Assessment of gross motor skills of at-risk infants: predictive validity of the Alberta Infant Motor Scale

Authors


*Correspondence to first author.

Abstract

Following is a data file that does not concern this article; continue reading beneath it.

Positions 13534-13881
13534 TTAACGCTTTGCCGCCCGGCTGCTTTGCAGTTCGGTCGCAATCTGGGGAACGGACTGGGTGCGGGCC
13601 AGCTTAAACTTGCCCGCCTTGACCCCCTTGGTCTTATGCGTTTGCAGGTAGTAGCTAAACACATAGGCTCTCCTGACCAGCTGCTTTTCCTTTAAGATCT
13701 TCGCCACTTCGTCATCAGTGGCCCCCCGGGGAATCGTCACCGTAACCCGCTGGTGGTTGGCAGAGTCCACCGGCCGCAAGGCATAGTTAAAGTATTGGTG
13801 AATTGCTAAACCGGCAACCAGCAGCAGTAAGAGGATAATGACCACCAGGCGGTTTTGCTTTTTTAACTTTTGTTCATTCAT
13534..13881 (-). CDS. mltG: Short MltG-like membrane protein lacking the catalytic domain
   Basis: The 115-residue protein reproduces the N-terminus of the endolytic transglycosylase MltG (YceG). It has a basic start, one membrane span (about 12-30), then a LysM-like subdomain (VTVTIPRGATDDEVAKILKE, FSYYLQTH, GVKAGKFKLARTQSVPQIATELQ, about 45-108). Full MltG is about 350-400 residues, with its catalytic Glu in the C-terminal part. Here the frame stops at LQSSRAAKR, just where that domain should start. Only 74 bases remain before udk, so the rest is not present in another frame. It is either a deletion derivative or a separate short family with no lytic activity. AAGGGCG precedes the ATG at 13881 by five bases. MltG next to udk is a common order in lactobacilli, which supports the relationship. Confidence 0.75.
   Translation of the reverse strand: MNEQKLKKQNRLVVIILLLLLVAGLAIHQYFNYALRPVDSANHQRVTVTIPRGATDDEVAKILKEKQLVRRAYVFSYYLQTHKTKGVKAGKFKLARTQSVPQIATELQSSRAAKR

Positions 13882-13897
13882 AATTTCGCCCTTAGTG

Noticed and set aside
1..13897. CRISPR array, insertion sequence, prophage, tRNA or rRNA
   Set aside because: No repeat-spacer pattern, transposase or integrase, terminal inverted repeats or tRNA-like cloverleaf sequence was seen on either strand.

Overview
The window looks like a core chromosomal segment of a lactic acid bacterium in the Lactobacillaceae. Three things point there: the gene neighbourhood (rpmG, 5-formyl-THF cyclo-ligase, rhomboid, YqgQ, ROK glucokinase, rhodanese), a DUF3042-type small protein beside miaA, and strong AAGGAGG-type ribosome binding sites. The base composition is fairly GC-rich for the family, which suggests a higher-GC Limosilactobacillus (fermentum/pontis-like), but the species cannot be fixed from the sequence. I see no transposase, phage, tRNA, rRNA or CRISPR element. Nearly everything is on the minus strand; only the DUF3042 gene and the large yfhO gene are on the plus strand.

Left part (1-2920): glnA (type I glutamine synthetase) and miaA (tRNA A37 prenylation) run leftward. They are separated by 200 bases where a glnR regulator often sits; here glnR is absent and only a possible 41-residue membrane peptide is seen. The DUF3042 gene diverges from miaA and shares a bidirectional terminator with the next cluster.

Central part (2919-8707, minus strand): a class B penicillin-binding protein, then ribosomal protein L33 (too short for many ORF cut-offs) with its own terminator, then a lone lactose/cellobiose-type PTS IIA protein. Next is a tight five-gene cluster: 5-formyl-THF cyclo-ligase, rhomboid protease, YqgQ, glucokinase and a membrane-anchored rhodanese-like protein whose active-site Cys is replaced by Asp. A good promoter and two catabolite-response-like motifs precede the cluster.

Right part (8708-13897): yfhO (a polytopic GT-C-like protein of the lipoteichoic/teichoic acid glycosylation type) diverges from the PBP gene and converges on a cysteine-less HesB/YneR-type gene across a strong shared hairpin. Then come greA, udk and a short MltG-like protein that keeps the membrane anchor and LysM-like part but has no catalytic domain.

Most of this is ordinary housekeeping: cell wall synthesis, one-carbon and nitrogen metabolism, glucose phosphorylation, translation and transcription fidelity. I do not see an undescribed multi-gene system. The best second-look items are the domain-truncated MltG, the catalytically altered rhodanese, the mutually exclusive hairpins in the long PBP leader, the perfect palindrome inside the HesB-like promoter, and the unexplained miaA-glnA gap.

The Alberta Infant Motor Scale (AIMS) is a norm-referenced measure of infant gross motor development. The objectives of this study were: (1) to establish the best cut-off scores on the AIMS for predictive purposes, and (2) to compare the predictive abilities of the AIMS with those of the Movement Assessment of Infants (MAI) and the Peabody Developmental'Gross Motor Scale (PDGMS). One hundred and sixty-four infants were assessed at 4 and 8 months adjusted ages on the three measures. A pediatrician assessed each infant's gross motor development at 18 months as normal, suspicious, or abnormal. For the AIMS, two different cut-off points were identified: the 10th centile at 4 months and the 5th centile at 8 months. The MAI provided the best specificity rates at 4 months while the AIMS was superior in specificity at 8 months. Sensitivity rates were comparable between the two tests. The PDGMS in general demonstrated poor predictive abilities.

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